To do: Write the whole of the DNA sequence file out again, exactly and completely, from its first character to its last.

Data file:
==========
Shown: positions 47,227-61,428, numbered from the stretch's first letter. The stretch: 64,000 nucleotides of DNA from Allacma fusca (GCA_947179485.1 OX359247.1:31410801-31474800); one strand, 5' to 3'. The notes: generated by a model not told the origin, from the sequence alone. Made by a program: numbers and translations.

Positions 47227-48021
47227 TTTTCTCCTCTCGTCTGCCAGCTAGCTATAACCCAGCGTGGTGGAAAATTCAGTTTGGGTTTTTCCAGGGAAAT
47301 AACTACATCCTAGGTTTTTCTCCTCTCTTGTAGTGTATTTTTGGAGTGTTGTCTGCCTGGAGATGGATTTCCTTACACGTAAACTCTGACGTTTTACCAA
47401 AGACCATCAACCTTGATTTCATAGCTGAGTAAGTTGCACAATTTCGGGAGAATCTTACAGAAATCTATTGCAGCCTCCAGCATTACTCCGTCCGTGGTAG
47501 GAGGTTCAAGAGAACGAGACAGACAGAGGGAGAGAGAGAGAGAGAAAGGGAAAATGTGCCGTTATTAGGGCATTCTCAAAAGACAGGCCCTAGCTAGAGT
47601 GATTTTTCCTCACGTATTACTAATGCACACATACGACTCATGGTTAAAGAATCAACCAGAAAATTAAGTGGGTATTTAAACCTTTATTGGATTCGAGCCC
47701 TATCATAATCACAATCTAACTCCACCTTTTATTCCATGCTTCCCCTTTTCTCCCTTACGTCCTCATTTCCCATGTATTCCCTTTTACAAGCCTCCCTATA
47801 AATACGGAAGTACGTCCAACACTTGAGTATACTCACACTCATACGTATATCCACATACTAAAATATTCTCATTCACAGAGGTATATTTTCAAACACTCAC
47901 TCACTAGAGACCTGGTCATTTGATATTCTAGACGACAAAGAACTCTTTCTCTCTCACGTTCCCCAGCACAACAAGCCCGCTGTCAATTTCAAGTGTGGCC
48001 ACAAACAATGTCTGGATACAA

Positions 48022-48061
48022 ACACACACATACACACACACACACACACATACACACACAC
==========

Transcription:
Shown: positions 47,227-61,428, numbered from the stretch's first letter. The stretch: 64,000 nucleotides of DNA from Allacma fusca (GCA_947179485.1 OX359247.1:31410801-31474800); one strand, 5' to 3'. The notes: generated by a model not told the origin, from the sequence alone. Made by a program: numbers and translations.

Positions 47227-48021
47227 TTTTCTCCTCTCGTCTGCCAGCTAGCTATAACCCAGCGTGGTGGAAAATTCAGTTTGGGTTTTTCCAGGGAAAT
47301 AACTACATCCTAGGTTTTTCTCCTCTCTTGTAGTGTATTTTTGGAGTGTTGTCTGCCTGGAGATGGATTTCCTTACACGTAAACTCTGACGTTTTACCAA
47401 AGACCATCAACCTTGATTTCATAGCTGAGTAAGTTGCACAATTTCGGGAGAATCTTACAGAAATCTATTGCAGCCTCCAGCATTACTCCGTCCGTGGTAG
47501 GAGGTTCAAGAGAACGAGACAGACAGAGGGAGAGAGAGAGAGAGAAAGGGAAAATGTGCCGTTATTAGGGCATTCTCAAAAGACAGGCCCTAGCTAGAGT
47601 GATTTTTCCTCACGTATTACTAATGCACACATACGACTCATGGTTAAAGAATCAACCAGAAAATTAAGTGGGTATTTAAACCTTTATTGGATTCGAGCCC
47701 TATCATAATCACAATCTAACTCCACCTTTTATTCCATGCTTCCCCTTTTCTCCCTTACGTCCTCATTTCCCATGTATTCCCTTTTACAAGCCTCCCTATA
47801 AATACGGAAGTACGTCCAACACTTGAGTATACTCACACTCATACGTATATCCACATACTAAAATATTCTCATTCACAGAGGTATATTTTCAAACACTCAC
47901 TCACTAGAGACCTGGTCATTTGATATTCTAGACGACAAAGAACTCTTTCTCTCTCACGTTCCCCAGCACAACAAGCCCGCTGTCAATTTCAAGTGTGGCC
48001 ACAAACAATGTCTGGATACAA

Positions 48022-48061
48022 ACACACACATACACACACACACACACACATACACACACAC